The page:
[00:37:19] And it must show up in how we love each other. And you're dealing at a level that is way below any sixth grader ever going to get. So I want to linger here for a few more minutes because you need to feel the wonder of this gospels dealing with election. John 17. I have manifested your name to the men whom you gave me out of the world. They were yours and you gave them to me. And they have kept your word. I ask. They were yours and you gave them to me. I ask on their behalf. I do not ask on behalf of the world, but of those whom you whom you have given to me. For they were yours. So here they are. They are not yet Christs. They. They are about to become his disciples. Peter, James, John. And the rest. They are gods. And God takes them and gives them to His son. That's election. They are gods. This is election here. They were chosen. They were. They belong to God before they belong to Jesus. Then they became Jesus because God gave them to John. Six. All the to Father gives me All that the Father gives me will come to me. The giving of the father brings about the coming to Jesus and the one who comes to me. I will certainly not cast out. This is the will of him who sent me that all that he has given me, I lose nothing but will raise it up at the last day. So that's John's way of talking about the election. Chapter ten Verse 24. The Jews gathered around him and were saying, How long were you keep us in suspense? If you're the Christ, tell us plainly. Jesus said to them, I told you, you don't believe the works that I do in my father's name.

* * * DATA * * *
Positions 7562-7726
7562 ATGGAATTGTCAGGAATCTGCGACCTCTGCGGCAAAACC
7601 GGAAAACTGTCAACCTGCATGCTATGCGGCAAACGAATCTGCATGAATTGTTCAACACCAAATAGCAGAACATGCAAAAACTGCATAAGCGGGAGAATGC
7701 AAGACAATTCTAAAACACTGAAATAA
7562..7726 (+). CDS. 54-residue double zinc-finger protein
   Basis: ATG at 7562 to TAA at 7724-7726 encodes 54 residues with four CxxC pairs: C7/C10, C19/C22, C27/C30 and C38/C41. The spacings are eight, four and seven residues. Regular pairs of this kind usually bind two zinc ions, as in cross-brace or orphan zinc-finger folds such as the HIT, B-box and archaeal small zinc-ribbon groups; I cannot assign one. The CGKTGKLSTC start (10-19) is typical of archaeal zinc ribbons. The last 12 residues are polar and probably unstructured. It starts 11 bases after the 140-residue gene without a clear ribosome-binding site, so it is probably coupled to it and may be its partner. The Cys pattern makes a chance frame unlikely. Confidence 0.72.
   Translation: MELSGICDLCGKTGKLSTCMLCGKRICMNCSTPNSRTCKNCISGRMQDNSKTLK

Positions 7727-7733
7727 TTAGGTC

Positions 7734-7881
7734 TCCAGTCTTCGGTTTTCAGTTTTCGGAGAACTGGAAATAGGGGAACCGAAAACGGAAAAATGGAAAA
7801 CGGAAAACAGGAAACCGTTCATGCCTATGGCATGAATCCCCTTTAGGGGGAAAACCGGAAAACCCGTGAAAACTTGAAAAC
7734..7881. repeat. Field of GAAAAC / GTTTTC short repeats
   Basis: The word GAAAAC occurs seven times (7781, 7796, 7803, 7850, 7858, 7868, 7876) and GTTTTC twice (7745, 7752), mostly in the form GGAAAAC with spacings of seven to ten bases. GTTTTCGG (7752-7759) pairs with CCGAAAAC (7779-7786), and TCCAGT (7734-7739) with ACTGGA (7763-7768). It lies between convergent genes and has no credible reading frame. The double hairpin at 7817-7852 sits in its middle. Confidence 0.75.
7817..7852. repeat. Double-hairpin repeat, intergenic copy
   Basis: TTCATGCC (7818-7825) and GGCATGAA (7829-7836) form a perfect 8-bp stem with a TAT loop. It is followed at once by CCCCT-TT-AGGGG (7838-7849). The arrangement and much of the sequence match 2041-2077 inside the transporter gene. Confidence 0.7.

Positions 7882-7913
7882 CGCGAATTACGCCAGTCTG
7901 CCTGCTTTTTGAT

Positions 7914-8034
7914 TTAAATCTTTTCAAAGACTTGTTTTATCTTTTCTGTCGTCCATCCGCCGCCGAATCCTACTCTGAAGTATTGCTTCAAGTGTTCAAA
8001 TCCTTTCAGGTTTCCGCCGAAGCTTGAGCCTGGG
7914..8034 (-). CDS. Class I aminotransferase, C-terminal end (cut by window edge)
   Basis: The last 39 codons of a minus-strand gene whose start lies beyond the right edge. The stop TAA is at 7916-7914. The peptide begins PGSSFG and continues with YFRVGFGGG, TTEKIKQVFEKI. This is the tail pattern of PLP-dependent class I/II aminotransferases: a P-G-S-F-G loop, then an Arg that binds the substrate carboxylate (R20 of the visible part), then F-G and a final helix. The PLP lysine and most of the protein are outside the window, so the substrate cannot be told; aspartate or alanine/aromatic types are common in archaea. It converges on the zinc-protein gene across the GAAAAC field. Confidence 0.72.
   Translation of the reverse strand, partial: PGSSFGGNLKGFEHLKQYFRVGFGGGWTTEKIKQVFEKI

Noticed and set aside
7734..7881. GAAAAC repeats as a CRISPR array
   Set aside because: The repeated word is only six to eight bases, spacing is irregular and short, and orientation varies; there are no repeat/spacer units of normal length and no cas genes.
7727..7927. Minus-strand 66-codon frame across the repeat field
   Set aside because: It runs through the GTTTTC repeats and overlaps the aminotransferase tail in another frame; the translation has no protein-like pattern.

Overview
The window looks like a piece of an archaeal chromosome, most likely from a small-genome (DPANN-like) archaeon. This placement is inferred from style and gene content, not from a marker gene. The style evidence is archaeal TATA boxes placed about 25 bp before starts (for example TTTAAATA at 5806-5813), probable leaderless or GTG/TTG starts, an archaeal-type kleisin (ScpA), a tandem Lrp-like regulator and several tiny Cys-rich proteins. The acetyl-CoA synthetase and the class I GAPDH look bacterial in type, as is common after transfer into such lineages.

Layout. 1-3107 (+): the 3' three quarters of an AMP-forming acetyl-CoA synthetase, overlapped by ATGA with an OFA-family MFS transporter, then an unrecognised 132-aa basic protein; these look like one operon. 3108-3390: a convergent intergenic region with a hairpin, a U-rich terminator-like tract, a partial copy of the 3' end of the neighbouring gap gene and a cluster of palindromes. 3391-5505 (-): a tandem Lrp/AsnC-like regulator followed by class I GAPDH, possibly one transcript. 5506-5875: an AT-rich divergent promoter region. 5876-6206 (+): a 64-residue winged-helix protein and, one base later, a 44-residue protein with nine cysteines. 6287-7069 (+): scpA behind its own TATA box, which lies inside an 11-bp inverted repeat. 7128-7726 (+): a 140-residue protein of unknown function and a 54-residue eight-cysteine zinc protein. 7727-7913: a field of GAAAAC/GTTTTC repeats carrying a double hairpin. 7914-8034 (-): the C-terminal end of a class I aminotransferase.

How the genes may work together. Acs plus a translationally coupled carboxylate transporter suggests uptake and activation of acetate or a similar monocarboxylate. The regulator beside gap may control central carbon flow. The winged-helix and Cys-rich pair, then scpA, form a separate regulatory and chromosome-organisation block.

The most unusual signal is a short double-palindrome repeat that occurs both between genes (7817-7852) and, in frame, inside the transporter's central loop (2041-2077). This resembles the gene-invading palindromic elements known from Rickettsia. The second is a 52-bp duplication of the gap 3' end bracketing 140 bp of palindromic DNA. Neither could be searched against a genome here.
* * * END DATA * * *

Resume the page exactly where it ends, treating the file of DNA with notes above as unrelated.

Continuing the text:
[00:39:42] These testify of me. But you do not believe cause you are not in my ship. I remember the first time I read that, or one of the times I read it and was so shocked that it is backward from what I thought. I thought you believed to become a sheep and it says the reason you don't believe is because you are a sheep. And I saw my world is coming undone. That's election. God has sheep. I have preached in years, gone by at many conferences on missions using this text. When I was writing my book, Let the Nations be Glad these things that were gripping me, I was seeing all the connections between being a lover of the sovereignty of God and being a radical frontier missionary, or if I don't go, I must mobilize, I must rise up because I have other sheep which are not of this fold. I must bring them also and they will hear my voice and they will become one flock with one shepherd. In other words. The father has given me some. He's given me 12. He's given me 70. There were 120 in the upper room when the Lord ascended into heaven. It wasn't a big group, but the Lord had given him his sheep. And Jesus wanted to say He constantly was saying, in fact, don't become in grown Calvinist dare become in grown ups, Little elect and no more damnable. I have other sheep. Find them. Lay down your lives to find them. Go everywhere and speak my words Because my sheep hear my voice. And if they don't hear it, they can't respond. Go say it now. David Livingston. Is buried in Westminster Abbey, and on his tomb are the words from John 1016.